The boat race swimmer is in court today.
Oldfield has pleaded not guilty to a charge of causing a public nuisance.
Appearing at Isleworth Crown Court today the protester entered his plea, and was granted bail until September 24th, when he will stand trial.
Trenton Oldfield, the man who stopped the boat race, is to appear in court today.
Oldfield, 36, is charged with causing a public nuisance on April 7 in the Thames near Chiswick Eyot, after he swam in front of the boats in the 158th annual race.
His first court appearance, exactly a month ago, saw heavy bail terms imposed, preventing him from entering the City of Westminster on certain dates, or the Olympic torch route, to prevent further protests. His conditions prevent him from entering Cambridge to take part in the Anarchist march planned for next month. At the time he entered no plea.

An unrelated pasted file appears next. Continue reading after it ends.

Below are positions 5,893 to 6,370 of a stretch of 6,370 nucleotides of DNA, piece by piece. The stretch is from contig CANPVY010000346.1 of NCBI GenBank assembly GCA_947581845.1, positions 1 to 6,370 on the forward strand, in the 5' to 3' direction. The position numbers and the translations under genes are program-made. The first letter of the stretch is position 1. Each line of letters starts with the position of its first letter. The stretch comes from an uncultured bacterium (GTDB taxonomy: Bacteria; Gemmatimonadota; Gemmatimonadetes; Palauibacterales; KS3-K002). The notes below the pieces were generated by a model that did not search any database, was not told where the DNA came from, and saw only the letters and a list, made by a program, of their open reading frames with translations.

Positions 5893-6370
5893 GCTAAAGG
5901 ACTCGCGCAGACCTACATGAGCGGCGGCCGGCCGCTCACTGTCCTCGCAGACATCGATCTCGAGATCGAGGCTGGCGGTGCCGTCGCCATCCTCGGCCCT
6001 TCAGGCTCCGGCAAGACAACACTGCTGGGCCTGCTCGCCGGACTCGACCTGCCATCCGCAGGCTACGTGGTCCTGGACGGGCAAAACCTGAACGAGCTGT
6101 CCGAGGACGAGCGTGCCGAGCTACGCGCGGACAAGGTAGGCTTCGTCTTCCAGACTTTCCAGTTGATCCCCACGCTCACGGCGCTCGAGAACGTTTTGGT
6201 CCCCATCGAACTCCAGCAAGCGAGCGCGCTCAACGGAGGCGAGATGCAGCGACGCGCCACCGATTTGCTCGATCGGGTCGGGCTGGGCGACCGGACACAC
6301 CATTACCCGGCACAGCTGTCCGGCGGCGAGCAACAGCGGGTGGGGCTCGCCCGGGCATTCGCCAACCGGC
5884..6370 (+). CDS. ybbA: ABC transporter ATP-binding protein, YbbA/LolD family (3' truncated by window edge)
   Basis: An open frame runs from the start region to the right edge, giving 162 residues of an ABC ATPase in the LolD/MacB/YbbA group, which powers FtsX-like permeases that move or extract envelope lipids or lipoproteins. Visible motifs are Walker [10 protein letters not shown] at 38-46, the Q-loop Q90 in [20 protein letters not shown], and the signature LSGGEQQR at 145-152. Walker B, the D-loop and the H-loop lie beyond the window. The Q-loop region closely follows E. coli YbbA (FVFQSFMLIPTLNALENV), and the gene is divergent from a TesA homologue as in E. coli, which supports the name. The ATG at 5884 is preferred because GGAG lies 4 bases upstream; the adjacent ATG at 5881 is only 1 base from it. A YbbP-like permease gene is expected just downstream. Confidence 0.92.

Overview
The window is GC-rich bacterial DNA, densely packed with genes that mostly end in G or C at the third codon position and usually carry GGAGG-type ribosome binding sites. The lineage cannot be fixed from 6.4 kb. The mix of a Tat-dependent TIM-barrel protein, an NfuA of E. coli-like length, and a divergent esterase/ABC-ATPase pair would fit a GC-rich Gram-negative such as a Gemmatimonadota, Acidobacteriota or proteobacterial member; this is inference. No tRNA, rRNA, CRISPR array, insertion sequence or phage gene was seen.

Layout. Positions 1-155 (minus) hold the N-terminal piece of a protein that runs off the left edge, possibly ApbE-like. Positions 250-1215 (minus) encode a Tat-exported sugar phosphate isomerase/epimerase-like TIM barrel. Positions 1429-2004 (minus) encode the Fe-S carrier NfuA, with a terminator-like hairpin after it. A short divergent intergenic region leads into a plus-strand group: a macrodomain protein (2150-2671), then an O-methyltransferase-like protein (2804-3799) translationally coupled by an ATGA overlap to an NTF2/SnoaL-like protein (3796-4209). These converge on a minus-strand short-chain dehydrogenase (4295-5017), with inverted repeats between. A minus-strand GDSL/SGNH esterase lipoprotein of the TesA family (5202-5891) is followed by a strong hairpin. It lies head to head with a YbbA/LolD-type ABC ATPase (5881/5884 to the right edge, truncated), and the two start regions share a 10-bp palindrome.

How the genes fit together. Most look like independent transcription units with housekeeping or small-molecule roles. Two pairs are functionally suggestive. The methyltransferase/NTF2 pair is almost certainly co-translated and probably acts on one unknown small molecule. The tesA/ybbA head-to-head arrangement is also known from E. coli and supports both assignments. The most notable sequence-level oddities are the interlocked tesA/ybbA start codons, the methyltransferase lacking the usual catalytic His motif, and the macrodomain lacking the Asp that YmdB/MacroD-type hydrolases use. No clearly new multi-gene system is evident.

Oldfield, an LSE graduate who lives in Central London, claimed to be protesting about elitism when he disrupted the famous race by swimming between the boats.
A website said to be written by him includes “manifesto for civil disobedience”, whilst his tweets after the race said he was prepared to do jail time in order to change the system. That now looks like a reality.
He continued: “Still waiting for someone to show me when elitism (seeing oneself above another) hasn’t lead to oppression and tyranny?”
The interruption was widely condemned as a dangerous and pointless stunt, with the Oxford captain tweeting Oldfield to tell him “this was the culmination of our careers and you took it from us.”
Students, who reacted angrily at the time, will be hoping for a stiff sentence. James Sheldon, a second year engineer, told The Tab that “The man is a knob. He screwed up those guys day to make a point, now the court should make a point of him.”